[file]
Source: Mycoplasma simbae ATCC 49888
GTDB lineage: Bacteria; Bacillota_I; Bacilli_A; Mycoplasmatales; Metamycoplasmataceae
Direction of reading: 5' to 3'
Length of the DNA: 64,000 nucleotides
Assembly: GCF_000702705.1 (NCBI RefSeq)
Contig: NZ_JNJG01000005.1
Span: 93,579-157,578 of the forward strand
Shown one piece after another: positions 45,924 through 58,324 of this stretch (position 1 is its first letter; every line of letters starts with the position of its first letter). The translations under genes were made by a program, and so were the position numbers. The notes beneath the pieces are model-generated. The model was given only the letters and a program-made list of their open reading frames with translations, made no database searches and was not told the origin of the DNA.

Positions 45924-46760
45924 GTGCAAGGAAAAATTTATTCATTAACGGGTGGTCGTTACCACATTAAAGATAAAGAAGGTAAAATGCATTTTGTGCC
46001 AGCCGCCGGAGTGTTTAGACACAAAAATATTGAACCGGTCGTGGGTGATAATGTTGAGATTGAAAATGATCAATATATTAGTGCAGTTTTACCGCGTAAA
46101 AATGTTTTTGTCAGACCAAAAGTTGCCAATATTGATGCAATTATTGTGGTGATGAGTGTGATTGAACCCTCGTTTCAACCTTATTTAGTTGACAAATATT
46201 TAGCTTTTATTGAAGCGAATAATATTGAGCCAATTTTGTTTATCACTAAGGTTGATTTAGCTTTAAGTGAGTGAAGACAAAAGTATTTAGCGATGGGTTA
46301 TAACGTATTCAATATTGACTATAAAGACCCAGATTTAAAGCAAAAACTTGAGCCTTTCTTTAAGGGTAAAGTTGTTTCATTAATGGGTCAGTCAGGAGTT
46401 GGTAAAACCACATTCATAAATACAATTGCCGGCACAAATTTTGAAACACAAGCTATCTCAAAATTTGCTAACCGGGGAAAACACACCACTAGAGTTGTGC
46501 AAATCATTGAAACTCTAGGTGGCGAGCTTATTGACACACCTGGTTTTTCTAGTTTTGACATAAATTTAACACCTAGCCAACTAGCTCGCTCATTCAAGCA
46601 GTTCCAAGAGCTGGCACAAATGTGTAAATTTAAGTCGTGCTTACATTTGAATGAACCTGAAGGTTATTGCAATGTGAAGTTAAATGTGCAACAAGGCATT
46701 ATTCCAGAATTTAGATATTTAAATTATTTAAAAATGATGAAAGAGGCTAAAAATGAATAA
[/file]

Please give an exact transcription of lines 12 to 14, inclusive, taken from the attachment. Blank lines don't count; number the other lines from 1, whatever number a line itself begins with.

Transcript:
46101 AATGTTTTTGTCAGACCAAAAGTTGCCAATATTGATGCAATTATTGTGGTGATGAGTGTGATTGAACCCTCGTTTCAACCTTATTTAGTTGACAAATATT
46201 TAGCTTTTATTGAAGCGAATAATATTGAGCCAATTTTGTTTATCACTAAGGTTGATTTAGCTTTAAGTGAGTGAAGACAAAAGTATTTAGCGATGGGTTA
46301 TAACGTATTCAATATTGACTATAAAGACCCAGATTTAAAGCAAAAACTTGAGCCTTTCTTTAAGGGTAAAGTTGTTTCATTAATGGGTCAGTCAGGAGTT